Mayo Clinic Creates Institution-Wide Electronic Prolonged QT Interval Warning System
Source Newsroom: Mayo Clinic
Newswise — ROCHESTER, Minn. -- Using a one-of-a-kind computer-aided program, Mayo Clinic has developed and implemented a Mayo-wide electronic warning system to identify patients at risk of QT-related deaths from an abnormality in the heart’s electrical system. The system informs all physicians, regardless of their specialty or QT awareness, if their patient’s ECG activated the QT alarm. In addition, the researchers discovered that the death rate of patients whose 12-lead electrocardiogram (ECG) activated the QT alert was nearly four times greater than all other patients who had an ECG. The findings are published in the current issue of Mayo Clinic Proceedings.
The heart rate corrected QT interval, or QTc, from the ECG reflects the health of the heart’s electrical recharging system. A prolonged QT interval may indicate that the heart’s electrical system is reacting to medical conditions including genetic-mediated long QT syndrome (LQTS), electrolyte abnormalities or medications. Regardless of the cause, a prolonged QTc (greater than 500 milliseconds) has been recognized as a non-invasive risk marker for congenital or acquired LQTS-triggered sudden death, stroke and all-cause cardiovascular mortality.
The QT issue has emerged as an important safety issue in medicine, says lead author says Michael Ackerman, M.D., Ph.D., a pediatric cardiologist with the Mayo Clinic Children’s Center. The American Heart Association (AHA) has called for better surveillance to prevent drug-induced sudden cardiac death among hospitalized patients whose medications have QT problems as a potential side effect.
Mayo implemented the warning system as a result of this call from AHA and because such QT-prolonging medications are prescribed by physicians in many specialties. “This type of early warning system is an ideal use of computer technology and electronic medical records to help busy clinicians at the bedside keep their patients safe,” said Richard Kovacs, M.D., Professor of Clinical Medicine at the Indiana University School of Medicine, who serves on the AHA/ACC Taskforce on Practice Guidelines.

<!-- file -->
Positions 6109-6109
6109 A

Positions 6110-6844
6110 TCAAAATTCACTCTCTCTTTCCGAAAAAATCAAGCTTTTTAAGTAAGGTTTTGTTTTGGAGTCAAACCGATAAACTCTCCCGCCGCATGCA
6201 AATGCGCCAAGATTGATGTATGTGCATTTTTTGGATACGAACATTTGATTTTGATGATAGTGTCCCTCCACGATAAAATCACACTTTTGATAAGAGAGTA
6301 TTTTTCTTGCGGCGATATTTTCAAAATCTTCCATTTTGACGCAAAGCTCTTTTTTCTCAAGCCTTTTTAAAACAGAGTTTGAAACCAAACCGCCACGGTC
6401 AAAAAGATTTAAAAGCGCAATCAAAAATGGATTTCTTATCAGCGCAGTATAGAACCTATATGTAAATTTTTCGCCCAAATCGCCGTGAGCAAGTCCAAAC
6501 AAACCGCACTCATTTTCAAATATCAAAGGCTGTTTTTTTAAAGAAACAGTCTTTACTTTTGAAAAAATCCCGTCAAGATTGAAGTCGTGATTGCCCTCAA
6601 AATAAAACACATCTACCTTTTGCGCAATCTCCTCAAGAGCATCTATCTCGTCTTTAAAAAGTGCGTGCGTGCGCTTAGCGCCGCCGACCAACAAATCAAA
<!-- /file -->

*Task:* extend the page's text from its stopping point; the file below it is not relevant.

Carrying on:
More than 100 U.S. Food and Drug Administration-approved medications are known to prolong the QT interval and potentially trigger drug-induced LQTS and sudden death. For example, antidepressants can be tolerated well by a patient, but if the patient also is taking an antibiotic with QT-prolonging potential and has electrolyte abnormalities, “this could be a perfect QT storm and often the physician may not know that such a storm may be brewing,” says Dr. Ackerman, director of Mayo’s LQTS Clinic and Windland Smith Rice Cardiovascular Genomics Research Professor.
Between November 1, 2010 and June 30, 2011, 86,107 ECGs were performed in 52,579 patients. Results showed that 2 percent or 1,145 patients had one or more ECGs that received a “QT alert,” meaning that when a patient’s ECG showed a QTc of more than 500 ms, the physician who ordered the ECG got an electronic alert along with a link to the internal Mayo Clinic website AskMayoExpert, which provides information to guide the physician on the patient’s care, according to Dr. Ackerman. Of these patients, 470 patients had no other electrocardiographic reasons to explain the prolonged QTc and importantly, the death rate was four times higher in the year following the ECG than all of the other patients who got ECGs.
“In fact, without knowing any other factors, almost 20 percent of the patients with an alerted QTc had died within one year of that alert,” Dr. Ackerman says.
The researchers learned a lot more. Specifically, they recorded the clinical diagnoses, laboratory abnormalities and medications known to influence the QTc and developed a new pro-QTc score which tallies the number of potential QTc-aggravating diseases, laboratory abnormalities and drugs present in each patient whose ECG generated a QTc alert. It turns out that why someone is above 500 ms is more predictive of death risk than just being above 500 ms, Dr. Ackerman says.
If a patient was above 500 ms because of genetic LQTS, the risk of death was 0 percent, most likely reflecting an otherwise potentially high risk patient who had already been diagnosed and effectively treated. If a patient’s pro-QTc score was equal to or greater than 4 because of a medical condition, low potassium, and being treated with two medications with QT-prolonging potential, the one-year risk of death climbed to 40 percent, Dr. Ackerman says.
Other study authors are Kristina Haugaa, M.D., Ph.D.; Martijn Bos, M.D., Ph.D.; Robert Tarrell; Bruce Morlan and Pedro Caraballo, M.D.
The study was supported by a gift from the Frederick W. Smith family and by the Mayo Clinic Windland Smith Rice Comprehensive Sudden Cardiac Death Program. Dr. Haugaa was funded by the South-Eastern Norway Regional Health Authority and Center for Heart Failure Research in Oslo, Norway.
Mayo Clinic and Dr. Ackerman have a financial interest in technology referenced in this news release.
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